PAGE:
I am often asked the question "What got you into politics?" I always think back to a cold October night in 2000, when I stood on a makeshift barricade on the Adams Mine Road. Across the road, police were lining up for mass arrests. But the people who were holding the line weren't radicals, they were my neighbours -- many of them senior citizens and farmers. Up until that moment, I had never considered a life in politics. This is the story of how a dump fight morphed into a two-decade campaign of creative and determined civil resistance. Along the way, we trashed Toronto's Olympic bid in Switzerland, organized road blockades, and hired private detectives to track down backroom investors.
On a warm evening last May, officer Pauline Nguyen went into her backyard and shot herself with her police service revolver. The death of this popular 24-year-old police officer stunned people in her hometown of Thunder Bay. There have been other attempted and threatened suicides from overstressed officers. And the pressures are about to get worse. On March 31, the Conservative government will terminate the Police Officer Recruitment Fund (PORF). The loss of this funding will mean lay-offs of 11 more police officers. Such a loss will add pressure to an already overstretched force.
"I'm willing to die for my people because the pain is too much and it's time for the government to realize what (it's) doing to us." We should all be ashamed that these words were uttered in Canada, and that a First Nation leader has put her life on the line to be heard. A hunger strike in Canada is a sign of imperfect democracy.
Chief Theresa Spence of Attawapiskat started a hunger strike this week -- "I am willing to die for my people because the pain is too much and it's time for the government to realize what it's doing to us." The frustration of Aboriginal Peoples is understandable given the complete lack of progress on their issues and the refusal of the government to fulfill its legal obligation to consult with them on matters that may impact their inherent and/or treaty rights. The outrage of First Nations, Inuit and Métis is not only understandable, but justified.
Last night I stood in the kind of hip club space I haven't visited since my 20s, jammed with nominees for the annual Canadian Online Publishing Awards. That spirit of course imbues our own upstart site here at HuffPost Canada, which was nominated for no fewer than eight awards. You can imagine how proud I was, as the former Managing Editor of Blogs here, to see our talented writers walk away with both the Gold and Silver awards for Best Blog in the daily and weekly newspapers, and broadcasters category.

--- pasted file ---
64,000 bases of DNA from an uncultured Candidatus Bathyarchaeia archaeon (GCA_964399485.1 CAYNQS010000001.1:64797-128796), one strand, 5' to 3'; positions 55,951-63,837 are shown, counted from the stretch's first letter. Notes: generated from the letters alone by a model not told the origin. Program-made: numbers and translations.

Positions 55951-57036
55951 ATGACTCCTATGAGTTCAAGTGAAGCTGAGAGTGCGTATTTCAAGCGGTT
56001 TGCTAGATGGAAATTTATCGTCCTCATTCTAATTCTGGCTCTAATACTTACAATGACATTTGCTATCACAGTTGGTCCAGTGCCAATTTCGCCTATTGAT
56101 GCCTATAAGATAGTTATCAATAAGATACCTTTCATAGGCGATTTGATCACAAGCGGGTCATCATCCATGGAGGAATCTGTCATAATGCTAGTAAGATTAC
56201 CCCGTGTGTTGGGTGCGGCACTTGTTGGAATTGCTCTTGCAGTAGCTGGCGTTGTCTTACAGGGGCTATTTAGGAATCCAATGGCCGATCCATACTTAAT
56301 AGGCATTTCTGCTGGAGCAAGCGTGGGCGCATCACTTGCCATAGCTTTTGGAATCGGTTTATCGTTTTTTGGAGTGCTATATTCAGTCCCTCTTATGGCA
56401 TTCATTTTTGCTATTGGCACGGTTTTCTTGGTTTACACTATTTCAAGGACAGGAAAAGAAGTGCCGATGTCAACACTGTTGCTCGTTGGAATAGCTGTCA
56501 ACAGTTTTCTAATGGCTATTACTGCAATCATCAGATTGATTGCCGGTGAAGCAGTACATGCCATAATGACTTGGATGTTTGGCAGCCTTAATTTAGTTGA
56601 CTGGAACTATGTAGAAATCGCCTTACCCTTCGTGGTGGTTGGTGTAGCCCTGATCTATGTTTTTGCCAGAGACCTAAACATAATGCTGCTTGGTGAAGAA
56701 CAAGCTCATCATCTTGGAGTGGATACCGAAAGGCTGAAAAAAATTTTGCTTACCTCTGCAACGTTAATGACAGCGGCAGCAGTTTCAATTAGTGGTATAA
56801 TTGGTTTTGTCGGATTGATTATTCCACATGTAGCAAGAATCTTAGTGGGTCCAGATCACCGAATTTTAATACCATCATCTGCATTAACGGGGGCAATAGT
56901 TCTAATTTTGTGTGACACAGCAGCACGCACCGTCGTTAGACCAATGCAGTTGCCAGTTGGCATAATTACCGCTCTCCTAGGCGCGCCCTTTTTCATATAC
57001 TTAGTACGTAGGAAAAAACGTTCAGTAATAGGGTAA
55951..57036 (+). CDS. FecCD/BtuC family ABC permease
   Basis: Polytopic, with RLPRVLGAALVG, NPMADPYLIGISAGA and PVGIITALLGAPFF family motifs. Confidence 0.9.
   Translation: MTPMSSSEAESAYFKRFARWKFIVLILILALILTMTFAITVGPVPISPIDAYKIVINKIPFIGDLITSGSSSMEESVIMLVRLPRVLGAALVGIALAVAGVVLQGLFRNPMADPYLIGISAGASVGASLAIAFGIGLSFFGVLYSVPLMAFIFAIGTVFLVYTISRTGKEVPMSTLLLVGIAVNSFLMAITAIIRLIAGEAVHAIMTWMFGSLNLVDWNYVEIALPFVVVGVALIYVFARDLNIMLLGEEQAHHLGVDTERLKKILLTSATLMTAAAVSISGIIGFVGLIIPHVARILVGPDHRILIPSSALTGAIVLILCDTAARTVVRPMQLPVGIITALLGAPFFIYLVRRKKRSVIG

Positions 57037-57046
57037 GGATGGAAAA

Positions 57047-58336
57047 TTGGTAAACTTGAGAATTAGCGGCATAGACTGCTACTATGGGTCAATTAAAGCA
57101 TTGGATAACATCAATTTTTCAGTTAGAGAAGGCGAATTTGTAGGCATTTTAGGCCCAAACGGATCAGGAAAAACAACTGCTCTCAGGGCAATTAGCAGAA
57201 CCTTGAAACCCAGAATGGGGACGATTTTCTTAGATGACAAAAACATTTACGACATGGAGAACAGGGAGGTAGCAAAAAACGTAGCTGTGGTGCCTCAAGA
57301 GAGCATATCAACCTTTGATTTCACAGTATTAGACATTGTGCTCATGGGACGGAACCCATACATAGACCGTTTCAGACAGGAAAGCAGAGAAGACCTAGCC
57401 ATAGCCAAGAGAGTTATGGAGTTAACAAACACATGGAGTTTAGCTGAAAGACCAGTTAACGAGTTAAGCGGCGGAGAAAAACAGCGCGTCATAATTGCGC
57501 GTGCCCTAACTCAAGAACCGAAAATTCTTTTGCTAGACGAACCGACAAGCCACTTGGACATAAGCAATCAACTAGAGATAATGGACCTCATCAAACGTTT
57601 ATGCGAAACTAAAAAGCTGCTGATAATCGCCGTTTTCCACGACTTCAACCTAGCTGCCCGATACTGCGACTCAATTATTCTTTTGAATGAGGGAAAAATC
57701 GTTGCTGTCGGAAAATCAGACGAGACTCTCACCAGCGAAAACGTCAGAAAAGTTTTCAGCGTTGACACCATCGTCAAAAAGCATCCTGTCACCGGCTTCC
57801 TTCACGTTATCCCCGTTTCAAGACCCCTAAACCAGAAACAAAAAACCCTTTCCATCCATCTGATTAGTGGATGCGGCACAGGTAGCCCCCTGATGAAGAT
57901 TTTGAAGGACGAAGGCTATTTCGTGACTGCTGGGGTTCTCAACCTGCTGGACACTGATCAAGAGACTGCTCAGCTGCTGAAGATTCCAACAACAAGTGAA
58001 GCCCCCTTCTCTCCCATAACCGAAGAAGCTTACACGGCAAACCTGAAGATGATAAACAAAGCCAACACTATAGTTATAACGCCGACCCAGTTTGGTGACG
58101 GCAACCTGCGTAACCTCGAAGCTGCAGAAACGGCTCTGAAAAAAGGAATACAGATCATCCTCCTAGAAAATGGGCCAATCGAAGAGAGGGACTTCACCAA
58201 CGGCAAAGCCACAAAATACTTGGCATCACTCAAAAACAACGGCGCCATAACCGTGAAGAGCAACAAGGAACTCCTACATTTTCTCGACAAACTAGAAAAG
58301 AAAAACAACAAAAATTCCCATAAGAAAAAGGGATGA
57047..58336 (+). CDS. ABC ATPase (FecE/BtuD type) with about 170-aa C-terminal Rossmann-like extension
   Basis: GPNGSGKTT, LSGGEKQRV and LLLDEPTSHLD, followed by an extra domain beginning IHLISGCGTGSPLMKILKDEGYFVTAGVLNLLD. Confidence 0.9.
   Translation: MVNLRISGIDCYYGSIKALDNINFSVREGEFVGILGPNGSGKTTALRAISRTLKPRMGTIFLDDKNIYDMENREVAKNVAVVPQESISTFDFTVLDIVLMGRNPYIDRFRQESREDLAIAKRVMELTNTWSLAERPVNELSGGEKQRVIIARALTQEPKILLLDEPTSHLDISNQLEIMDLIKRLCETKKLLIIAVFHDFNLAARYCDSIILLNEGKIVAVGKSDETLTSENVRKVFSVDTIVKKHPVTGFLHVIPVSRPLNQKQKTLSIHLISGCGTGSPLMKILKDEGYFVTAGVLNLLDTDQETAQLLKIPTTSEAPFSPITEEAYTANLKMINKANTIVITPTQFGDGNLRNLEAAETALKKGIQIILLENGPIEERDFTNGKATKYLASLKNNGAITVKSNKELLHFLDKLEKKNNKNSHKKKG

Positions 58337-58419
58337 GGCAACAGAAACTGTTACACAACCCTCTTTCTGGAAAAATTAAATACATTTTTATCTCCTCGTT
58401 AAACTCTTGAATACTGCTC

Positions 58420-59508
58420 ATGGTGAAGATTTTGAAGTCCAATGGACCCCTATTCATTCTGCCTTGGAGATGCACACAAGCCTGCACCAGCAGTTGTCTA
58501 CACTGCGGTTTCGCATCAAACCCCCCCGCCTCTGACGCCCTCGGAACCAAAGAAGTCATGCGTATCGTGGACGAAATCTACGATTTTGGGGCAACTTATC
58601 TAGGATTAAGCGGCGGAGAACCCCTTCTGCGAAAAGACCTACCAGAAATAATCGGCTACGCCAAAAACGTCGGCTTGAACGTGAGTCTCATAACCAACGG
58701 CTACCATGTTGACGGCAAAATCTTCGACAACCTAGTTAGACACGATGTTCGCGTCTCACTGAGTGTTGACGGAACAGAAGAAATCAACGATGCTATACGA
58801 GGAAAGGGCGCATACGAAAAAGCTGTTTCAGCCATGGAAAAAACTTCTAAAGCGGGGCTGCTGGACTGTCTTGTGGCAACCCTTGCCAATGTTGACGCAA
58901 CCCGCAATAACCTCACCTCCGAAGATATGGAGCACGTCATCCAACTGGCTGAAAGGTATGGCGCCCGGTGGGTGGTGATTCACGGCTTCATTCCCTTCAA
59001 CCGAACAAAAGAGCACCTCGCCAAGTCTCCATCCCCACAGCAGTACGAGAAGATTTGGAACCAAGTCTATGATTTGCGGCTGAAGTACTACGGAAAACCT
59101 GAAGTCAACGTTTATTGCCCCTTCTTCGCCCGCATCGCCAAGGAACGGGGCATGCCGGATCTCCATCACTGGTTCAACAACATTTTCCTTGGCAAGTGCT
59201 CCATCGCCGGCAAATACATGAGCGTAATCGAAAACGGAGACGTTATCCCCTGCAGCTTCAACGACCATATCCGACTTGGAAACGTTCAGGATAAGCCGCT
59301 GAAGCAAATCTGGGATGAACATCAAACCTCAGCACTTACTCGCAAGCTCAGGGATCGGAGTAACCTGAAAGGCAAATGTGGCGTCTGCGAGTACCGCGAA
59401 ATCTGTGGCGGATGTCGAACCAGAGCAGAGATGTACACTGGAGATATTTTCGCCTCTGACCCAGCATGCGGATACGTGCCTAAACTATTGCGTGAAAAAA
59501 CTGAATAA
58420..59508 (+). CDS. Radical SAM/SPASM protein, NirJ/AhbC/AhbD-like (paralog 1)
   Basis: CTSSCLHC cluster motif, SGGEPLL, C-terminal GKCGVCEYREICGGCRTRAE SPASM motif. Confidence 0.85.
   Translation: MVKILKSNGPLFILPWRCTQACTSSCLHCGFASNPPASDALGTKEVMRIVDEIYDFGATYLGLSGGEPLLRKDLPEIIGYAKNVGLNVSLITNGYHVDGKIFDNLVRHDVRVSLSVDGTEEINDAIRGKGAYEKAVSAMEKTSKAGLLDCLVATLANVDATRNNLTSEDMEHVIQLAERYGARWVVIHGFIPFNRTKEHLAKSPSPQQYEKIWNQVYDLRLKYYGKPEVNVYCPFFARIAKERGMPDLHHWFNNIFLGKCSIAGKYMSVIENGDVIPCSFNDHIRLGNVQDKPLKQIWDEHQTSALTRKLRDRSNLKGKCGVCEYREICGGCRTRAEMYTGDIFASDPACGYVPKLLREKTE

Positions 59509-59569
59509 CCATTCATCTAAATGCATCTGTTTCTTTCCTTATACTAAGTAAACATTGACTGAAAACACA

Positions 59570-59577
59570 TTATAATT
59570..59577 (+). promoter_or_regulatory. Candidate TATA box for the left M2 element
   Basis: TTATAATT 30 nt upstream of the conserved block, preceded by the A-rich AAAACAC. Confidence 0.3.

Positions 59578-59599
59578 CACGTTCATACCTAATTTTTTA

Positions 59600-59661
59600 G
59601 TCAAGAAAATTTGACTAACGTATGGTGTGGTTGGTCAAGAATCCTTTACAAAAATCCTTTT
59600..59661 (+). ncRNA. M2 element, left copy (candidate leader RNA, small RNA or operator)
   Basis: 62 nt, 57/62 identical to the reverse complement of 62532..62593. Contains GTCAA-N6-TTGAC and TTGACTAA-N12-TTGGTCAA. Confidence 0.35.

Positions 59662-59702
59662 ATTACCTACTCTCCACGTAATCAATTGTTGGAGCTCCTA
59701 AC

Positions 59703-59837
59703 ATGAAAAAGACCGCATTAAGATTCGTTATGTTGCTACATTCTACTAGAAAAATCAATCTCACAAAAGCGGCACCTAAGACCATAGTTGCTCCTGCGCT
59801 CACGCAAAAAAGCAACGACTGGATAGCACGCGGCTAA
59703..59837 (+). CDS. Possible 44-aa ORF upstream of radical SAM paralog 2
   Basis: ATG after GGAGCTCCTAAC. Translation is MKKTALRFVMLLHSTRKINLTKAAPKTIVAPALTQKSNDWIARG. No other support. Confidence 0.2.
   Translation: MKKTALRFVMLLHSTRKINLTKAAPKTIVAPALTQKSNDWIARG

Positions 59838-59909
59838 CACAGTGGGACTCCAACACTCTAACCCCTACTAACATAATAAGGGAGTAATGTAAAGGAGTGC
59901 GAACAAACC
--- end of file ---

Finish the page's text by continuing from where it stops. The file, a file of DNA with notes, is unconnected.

They call it "Black" Friday -- September 28th, the day passenger train service died in Northern Ontario. The loss of public transit has exposed a deep political divide between the north and south in Ontario. The train has always been the primary symbol of who we are as a region, and the decision to kill the Northlander will set the political discourse in Northern Ontario for years to come.
So declared our main news splash on Thursday, announcing the birth of two new regional editions of HuffPost, in Alberta and British Columbia. As other major media organizations across the country lay off staff and shutter their presses, HuffPost's expansion west is good news -- great news -- for readers who are rapidly running out of sources of local news and opinion. Meanwhile it's starting to feel a lot like Christmas -- which is a parent's way of saying it's Back to School time. I need advice on how to a contrive a sympathetic and sorrowful look on my face when my kids and I bump into the stacks of school supplies at the mall. My impulse is to shout, "YES!"
We are disturbed that in the days following a Federal Court decision you refused to provide a ministerial guarantee to support a plan to build 30 new duplexes in Attawapiskat through rents established at market rates. Thirty new units would have gone a long way towards alleviating the serious levels of overcrowding in the community. As the band had already been approved by CMHC, your role was simply to sign a ministerial guarantee. This was not a hand-out but a forward-looking plan that to provide safe housing for families who are living in very precarious conditions.
On August 1, the Federal Court released its judicial review of the appointment of a Third Party Manager in Attawapiskat. Over and over again, the Federal Court states that financial mismanagement was not the issue, and never had been. The fact that the public dialogue about Attawapiskat was almost wholly concerned with allegations of such mismanagement, demonstrates just how intensely events can become hijacked by misunderstandings.
Aboriginal Affairs and Northern Development Canada (AANDC) is busy patting itself on the back for solving all of Attawapiskat's problems. To hear them tell it, Jacques Marion, who was just let go as the First Nation's third-party manager, was a veritable hero, swooping into Attawapiskat in the nick of time, narrowly averting disaster.
OTTAWA - Michael Sona has joined the ranks of other jilted Conservatives who suddenly find themselves defended and used by the official Opposition.The...
As you boot up your computer bleary-eyed this morning, groping about for your cup of coffee, I'm going to be that peppy friend across the table who is just so GOSH DARN EXCITED it's the new year! And do you know WHY I'm so excited?! (C'mon ask me, ask me!!)
Because it's the first new year you can start your day with The Huffington Post CANADA. YES! How sweet is that, eh? Canada news, Canada blogs, Canada celebs, Canada style, cute Canadian kitties on YouTube...